The Hunger Games return with such a sequel twist that you can't believe writer Suzanne Collins didn't think of film when writing. Catching Fire builds up with all types of subversive messaging which is interesting but also brings into relief the limitations of the genre and film.
Bronson tells the story of the "Most Dangerous Criminal In Britain" Michael Peterson. Renamed Charlie Bronson by his boxing promoter, Peterson has spent the majority of his adult life in solitary confinement.
Jason Statham was originally asked to play Charles Bronson.
Michael Peterson was a misguided 19 year old when he decided to make a name for himself. After attempting to rob a post office, he was apprehended and sentenced to seven years in prison. With only a brief period of freedom in which he survived as an underground boxer, Peterson, now renamed Charles Bronson, has now spent 34 years in prison -- 30 of which have been in solitary confinement.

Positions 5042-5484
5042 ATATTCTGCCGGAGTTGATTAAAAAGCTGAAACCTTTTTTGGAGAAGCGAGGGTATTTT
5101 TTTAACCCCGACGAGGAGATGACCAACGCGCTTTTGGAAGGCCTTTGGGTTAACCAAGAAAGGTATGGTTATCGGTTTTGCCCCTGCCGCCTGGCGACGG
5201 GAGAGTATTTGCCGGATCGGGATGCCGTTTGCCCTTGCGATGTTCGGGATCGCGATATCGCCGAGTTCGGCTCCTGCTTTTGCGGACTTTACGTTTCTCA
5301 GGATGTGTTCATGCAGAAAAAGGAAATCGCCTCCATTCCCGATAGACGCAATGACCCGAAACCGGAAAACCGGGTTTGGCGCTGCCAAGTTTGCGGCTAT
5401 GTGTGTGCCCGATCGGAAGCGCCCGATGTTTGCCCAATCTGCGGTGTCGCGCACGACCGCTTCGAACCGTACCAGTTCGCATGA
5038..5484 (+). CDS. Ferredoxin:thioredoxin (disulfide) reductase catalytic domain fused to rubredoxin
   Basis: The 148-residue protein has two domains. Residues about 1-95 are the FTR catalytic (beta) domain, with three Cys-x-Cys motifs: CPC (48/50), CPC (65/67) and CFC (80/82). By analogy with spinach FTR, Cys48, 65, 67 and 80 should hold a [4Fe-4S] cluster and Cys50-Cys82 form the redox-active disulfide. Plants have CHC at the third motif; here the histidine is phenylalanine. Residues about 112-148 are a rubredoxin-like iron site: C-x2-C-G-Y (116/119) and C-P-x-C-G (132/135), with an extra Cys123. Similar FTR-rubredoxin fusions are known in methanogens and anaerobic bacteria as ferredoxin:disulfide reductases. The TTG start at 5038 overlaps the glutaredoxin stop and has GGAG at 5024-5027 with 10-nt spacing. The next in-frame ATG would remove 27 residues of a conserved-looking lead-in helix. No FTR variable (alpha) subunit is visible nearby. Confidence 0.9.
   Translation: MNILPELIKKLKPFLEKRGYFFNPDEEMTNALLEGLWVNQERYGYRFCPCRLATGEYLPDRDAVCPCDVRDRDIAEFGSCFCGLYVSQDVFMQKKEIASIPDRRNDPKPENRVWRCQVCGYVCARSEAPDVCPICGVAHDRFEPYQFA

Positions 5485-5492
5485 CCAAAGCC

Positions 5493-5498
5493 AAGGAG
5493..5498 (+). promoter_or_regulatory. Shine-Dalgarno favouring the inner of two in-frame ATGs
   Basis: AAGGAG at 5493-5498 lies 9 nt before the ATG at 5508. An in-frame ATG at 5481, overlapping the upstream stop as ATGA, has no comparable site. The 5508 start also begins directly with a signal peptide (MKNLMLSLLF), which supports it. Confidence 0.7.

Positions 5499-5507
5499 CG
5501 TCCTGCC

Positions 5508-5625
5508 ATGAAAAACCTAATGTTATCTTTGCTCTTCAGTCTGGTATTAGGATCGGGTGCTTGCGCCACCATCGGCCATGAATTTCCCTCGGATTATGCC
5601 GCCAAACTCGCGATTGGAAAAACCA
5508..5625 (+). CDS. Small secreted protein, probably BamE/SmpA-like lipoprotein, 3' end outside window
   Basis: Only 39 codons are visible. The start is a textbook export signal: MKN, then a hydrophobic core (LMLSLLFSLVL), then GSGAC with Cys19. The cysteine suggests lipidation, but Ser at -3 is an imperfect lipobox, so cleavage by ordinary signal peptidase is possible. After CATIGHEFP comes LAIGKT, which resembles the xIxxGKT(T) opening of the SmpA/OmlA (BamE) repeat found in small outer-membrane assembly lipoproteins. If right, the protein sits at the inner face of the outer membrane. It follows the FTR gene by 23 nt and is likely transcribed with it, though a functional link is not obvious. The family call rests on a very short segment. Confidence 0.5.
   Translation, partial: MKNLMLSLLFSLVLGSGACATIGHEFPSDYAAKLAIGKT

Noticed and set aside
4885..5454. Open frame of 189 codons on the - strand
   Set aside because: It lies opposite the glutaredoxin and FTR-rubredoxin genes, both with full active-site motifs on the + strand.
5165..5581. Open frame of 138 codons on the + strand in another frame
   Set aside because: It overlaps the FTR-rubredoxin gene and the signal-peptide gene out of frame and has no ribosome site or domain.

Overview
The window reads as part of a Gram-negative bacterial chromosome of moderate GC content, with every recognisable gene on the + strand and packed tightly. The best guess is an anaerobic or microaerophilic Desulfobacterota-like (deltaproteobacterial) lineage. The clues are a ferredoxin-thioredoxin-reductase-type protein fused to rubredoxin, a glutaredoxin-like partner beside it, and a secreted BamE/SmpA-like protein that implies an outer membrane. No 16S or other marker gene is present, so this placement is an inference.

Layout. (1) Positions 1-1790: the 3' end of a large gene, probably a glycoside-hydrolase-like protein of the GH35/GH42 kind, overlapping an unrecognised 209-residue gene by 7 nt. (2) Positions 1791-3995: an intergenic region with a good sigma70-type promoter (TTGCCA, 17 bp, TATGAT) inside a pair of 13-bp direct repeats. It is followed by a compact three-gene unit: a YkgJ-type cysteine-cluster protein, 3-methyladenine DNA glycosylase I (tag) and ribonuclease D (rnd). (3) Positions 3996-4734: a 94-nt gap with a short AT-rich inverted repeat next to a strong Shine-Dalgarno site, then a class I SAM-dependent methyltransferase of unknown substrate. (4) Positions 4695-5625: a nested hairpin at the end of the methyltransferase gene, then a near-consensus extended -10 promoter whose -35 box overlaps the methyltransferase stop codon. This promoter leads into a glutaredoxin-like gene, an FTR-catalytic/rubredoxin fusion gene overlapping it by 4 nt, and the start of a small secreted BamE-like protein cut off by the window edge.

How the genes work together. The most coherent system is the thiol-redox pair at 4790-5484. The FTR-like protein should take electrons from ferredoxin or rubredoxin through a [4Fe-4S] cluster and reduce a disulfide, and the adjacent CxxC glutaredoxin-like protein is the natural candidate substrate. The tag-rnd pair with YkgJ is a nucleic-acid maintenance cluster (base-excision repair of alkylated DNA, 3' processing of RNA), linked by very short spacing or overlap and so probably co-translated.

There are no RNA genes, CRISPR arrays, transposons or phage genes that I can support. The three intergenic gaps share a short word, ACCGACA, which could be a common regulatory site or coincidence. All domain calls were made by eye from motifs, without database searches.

From Bronson's surreal monologues during the film.
Based on the true story of Britain's most violent prisoner, Bronson marries surreal and witty glimpses into a madman's mind with brutal depictions of his violent escapades.
Connection to Real Bronson
Tom Hardy spent time with the real life Charles Bronson in order to prepare for his role before and during the filming in Nottingham and Nottinghamshire. Despite the artistic nature of the film, a great deal of care was spent in presenting an actuate depiction of the criminal.
US release of the dvd includes the following special features:
Charles Bronson Monologues
Making of Bronson
Training Tom Hardy
Interviews with: Nicolas Winding Refn (Co-writer/director), Tom Hardy, and Matt King
Behind the scenes footage
The film is presented in 1.85:1 widescreen and has a running time of 93 minutes, notably different than the films official 89 minute run time. The lack of any mention of additional footage suggests this discrepancy is due to the time differential between NTSC and PAL.